It's not a secret to anyone who knows me how much I love writing. If there was a guaranteed pay rate for being an aspiring writer, I'd be all over it. It's my favorite thing in the whole world to do.
Alas, it is also my least favorite thing to teach. Why would this be? Simply because it's so difficult to instill a love of writing in students and often they hate it. I don't know if students inherently dislike writing because of the standardized testing mandates that can suck the creativity out of writing or what.
I do know that no matter what, we can't allow our students to become writers who only write because they have to. We can't allow them to become "school-only" writers who write to a prompt but refuse to pick up a pencil or pen in their spare time because the thought of writing gives them a panic attack.
Recently I went to a writing conference with the wonderful Jeff Anderson. I met him years ago at the Michigan Reading Association conference in Grand Rapids, Michigan. When I found out he was coming to our local ISD for a conference, I knew I had to sign up.
The topic was his new book 10 Things Every Writer Needs to Know (click on this link for a preview of the book from Stenhouse). Jeff is hilariously funny and has such a passion for writing that it becomes contagious to everyone around him...even adults who thought they weren't writers.
I will let you explore his book for yourself but did want to share two strategies that I brought back to school with me and tried. My students ate them up and it was so refreshing to have them begging me to let them keep writing!
Power writing has many incarnations but I think this one is my favorite. It's very simple and it becomes somewhat of a competition for the students. Not amongst each other but against themselves. It's sheer brilliance.
Students date their notebook page at the top. You can choose to give them two words to pick from or let them simply write. Set a timer for one minute and they write as much as they can, as fast as they can, as well as they can. This is especially important for those students who struggle to put anything on paper at all. If they don't know what to write, they can simply write "I don't know what to write" over and over again. Eventually they will tire of that and find something else to write about.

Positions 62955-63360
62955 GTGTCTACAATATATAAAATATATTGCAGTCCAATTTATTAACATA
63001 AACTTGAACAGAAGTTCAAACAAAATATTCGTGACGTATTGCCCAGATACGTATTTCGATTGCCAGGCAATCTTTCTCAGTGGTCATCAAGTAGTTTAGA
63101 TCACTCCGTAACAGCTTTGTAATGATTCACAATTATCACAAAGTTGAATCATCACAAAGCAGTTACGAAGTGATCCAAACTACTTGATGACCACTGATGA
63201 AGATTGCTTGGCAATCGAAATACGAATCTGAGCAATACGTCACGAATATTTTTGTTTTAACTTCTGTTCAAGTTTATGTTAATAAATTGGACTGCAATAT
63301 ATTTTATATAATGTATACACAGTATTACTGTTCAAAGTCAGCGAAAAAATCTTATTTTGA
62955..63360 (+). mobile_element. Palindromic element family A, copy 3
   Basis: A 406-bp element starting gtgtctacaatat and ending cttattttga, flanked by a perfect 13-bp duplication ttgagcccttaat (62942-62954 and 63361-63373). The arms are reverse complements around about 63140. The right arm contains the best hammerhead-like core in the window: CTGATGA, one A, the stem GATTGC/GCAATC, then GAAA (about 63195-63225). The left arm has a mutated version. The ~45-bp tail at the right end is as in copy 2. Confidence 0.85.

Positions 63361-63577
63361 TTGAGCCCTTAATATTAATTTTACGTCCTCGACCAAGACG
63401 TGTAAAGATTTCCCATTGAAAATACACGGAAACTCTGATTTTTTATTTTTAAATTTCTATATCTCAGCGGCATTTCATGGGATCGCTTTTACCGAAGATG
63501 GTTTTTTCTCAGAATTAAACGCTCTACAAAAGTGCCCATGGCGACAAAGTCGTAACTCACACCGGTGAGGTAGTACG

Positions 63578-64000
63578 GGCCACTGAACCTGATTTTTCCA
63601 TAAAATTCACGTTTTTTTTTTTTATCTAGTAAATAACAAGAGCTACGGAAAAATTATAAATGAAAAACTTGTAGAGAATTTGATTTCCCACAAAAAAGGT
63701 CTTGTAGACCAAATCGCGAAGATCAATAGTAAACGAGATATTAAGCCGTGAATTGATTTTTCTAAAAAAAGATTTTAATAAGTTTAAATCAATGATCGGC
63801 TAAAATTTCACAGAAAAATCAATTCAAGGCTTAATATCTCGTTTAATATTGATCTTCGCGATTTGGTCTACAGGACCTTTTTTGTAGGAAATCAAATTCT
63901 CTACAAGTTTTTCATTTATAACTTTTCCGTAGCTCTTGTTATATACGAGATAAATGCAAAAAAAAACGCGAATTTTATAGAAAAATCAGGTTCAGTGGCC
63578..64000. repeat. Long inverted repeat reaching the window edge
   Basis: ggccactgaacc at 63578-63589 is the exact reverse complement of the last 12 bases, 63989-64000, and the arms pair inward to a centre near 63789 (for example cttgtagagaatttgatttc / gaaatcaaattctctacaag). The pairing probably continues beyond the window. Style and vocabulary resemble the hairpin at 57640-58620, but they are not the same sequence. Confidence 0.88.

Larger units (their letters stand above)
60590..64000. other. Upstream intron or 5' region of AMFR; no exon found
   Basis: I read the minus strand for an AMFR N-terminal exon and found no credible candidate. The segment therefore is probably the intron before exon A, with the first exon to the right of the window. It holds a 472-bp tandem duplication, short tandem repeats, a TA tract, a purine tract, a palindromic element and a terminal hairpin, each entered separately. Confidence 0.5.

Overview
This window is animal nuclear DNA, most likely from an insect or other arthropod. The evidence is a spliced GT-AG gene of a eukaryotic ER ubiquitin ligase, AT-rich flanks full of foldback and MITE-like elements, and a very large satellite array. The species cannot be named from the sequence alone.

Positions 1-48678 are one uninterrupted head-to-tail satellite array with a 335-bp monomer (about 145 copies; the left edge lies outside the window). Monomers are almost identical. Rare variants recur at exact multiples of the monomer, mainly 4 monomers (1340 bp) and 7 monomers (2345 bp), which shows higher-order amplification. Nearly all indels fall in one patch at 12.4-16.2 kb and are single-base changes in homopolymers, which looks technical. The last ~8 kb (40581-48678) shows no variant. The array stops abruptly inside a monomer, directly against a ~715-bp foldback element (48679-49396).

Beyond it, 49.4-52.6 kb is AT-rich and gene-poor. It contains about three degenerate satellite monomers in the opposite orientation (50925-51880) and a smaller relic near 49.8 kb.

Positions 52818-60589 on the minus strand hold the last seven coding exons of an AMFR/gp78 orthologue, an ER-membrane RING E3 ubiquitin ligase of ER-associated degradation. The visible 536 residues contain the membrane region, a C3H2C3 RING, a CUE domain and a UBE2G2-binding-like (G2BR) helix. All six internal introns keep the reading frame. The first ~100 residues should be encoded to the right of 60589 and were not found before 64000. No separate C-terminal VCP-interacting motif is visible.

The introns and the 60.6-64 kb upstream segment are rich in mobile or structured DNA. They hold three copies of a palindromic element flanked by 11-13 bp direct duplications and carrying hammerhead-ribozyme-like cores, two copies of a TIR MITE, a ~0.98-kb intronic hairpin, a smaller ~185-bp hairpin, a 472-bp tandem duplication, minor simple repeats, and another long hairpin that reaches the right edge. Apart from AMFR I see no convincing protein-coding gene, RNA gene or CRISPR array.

Once the timer goes off, the students draw a line and then count and write down how many words they wrote. Do this in three rounds. What happens is actually quite magical. Students will naturally try to "beat their score".
Here is a student's writing from today. You can see he wasn't being really neat but his word count was going up. I never saw this child so excited to write before!
After each round, students record their score and then you can tally scores together on a big class chart such as this.
You can see how our scores went up each round for the most part.
My kids were begging me to do another round. Generally you only do 3 as that's enough to get them excited and then you can move into other types of writing but I had to give in and let them do a 4th round because they were so excited about it. One student even said "Mrs. Wood, I never knew writing could be so fun!"
I think this one is actually my favorite strategy that I learned. We tried this one as well. The basic idea is to let students write about whatever they'd like. Choice is vital since so often they are told what to write about. They write for 5 minutes. Same rules apply as with Power Writing. They need to write as well as they can and write the whole time but the topic can be anything they choose.
Once the five minutes are up, they share with a partner for 7 minutes so about three and a half minutes each. Once they have shared their writing, they put the pen back to the paper for another 10 minutes.
We did this for the first time today and it was amazing to me how many of my students said they had a lot more to say after they had shared with their partner. I asked them why they thought this was and the general consensus was "because then I thought of more things to write since they asked me questions". Bingo!
Knowing that the Common Core focuses so much on specific types and styles of writing, I think it is still important to promote creativity in writing. Yes, we do need to ensure our students know and understand the types of writing they will be asked to do in middle and high school as well as college, but writing does not have to be drab and boring. Writing in these ways allows a smidgen of creativity to shine into your students' writing lives and hopefully will provide them with a path toward wanting to write more because they have finally found a way for writing to be fun.
This week's tech tip is a website called Education Portal, a site for online courses. This site offers college, high school and other course types (college placement exams, teacher certification exams, etc.) all for free to its users. Education Portal's courses work by first selecting one of the 192 classes they offer, study and learn at your own speed, create an account to keep track of your progress and pass a credit bearing exam that often transfers to other schools. According to Education Portal, they have a team of over 200 instructors that a passion for online instruction and empowering students.
I use Education Portal in my Psychology and US History classes because the 5-10 minute lessons help to backup my instruction. E-Portal's online courses are also useful for struggling learners or even for the gifted learners who are looking to go beyond what is covered in class. Some other ways that Education Portal can be used in the classroom are: homework (flipped classroom model), a textbook replacement, help with studying, and you can have people take the quiz first to see where students are at, then show video.